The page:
Winter PRIMER Ocean-Acoustic Solitary Wave Modeling Studies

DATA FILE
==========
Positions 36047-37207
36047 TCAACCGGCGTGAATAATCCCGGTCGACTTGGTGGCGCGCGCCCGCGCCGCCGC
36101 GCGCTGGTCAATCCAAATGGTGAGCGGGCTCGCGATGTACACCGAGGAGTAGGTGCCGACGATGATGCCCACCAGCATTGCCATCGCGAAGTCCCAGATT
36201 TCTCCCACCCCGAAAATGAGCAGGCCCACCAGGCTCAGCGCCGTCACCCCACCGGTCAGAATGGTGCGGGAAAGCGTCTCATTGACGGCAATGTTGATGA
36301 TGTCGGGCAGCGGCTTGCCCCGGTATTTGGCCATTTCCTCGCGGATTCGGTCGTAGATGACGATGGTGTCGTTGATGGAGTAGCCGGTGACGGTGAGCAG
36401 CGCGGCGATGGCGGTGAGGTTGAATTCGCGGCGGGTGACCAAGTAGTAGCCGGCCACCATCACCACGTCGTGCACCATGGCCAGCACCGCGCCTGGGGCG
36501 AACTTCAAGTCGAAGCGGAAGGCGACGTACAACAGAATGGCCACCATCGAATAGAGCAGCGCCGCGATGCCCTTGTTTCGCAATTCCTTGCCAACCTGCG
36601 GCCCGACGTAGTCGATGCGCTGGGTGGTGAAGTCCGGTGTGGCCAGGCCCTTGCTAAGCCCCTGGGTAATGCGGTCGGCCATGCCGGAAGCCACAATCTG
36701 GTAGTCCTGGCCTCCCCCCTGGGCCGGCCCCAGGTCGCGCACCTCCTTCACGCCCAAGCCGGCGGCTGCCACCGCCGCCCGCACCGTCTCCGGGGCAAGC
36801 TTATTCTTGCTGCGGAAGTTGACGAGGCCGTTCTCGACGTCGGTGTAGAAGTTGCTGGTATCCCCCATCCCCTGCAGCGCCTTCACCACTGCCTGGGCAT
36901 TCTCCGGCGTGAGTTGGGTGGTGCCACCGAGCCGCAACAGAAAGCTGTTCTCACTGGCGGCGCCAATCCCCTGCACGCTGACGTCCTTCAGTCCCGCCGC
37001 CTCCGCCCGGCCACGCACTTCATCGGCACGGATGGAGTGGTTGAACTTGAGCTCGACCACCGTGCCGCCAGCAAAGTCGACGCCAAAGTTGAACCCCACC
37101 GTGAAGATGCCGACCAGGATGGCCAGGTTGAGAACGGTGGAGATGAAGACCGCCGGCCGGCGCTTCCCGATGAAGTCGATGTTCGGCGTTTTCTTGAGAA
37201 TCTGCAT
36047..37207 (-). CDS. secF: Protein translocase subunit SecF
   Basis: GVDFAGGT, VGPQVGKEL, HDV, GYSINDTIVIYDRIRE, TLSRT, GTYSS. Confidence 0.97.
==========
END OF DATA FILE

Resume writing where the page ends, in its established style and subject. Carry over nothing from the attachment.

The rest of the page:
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In this paper, we present results from a joint oceanographic-acoustic study of solitary waves and their effects during the 1997 winter PRIMER4 experiment on the shelfbreak south of Cape Cod, MA. The study addresses the acoustic effects induced by solitary waves and associated oceanographic phenomena. Solitary wave generation and propagation simulations are produced by the Lamb model [J. Geophys. Res., vol. 99, pp. 848-864, 1994]. The model is nonhydrostatic and is formulated in 2.5 dimensions using terrain following coordinates. Acoustic field calculations are performed with a parabolic equation acoustic model along the path of solitary wave train propagation. The oceanographic model is initialized from density profiles derived from conductivity-temperature-depth (CTD) casts using analytical functions. The model is forced with a prescribed semidiurnal tidal velocity. An ocean background current is introduced. Simulations based on parameters derived from measurements show the following: 1) internal solitary waves of elevation propagate onto the shelfbreak region; 2) opposing ocean currents enhance the formation of solitary waves at the shelfbreak; 3) deepening of the winter mixed layer results in less penetration of the solitary waves on to the shelf; 4) density structure, mixed-layer depth, tidal forcing, and ocean currents control the formation of solitary waves of elevation at the shelfbreak; 5) energy conversion, from semidiurnal barotropic to semidiurnal barcoclinic tides and to internal solitary waves, occurs; 6) amplitudes and periods of modeled solitary waves are in the range of thermistor chain measurements; and 7) lower mixed-layer densities increase the phase speed of simulated solitary waves. Acoustic field calculations are coupled to the propagation of the solitary wave packets through the sound-speed changes that are derived from the oceanographic simulations. Acoustic model predictions show signal intensity fluctuations similar to the anomalous loses in acoustic energy observed in the Yellow Sea data taken by Zhou et al. [J. Acoust. Soc. Amer., vol. 90, pp. 2042-2054, 1991]. In some cases, the presence of solitary waves on the shelf enhances the propagation of acoustic energy onto the shelf. This was observed for acoustic simulations where the acoustic source was located beyond the shelfbreak and at a depth greater than the shelf depth.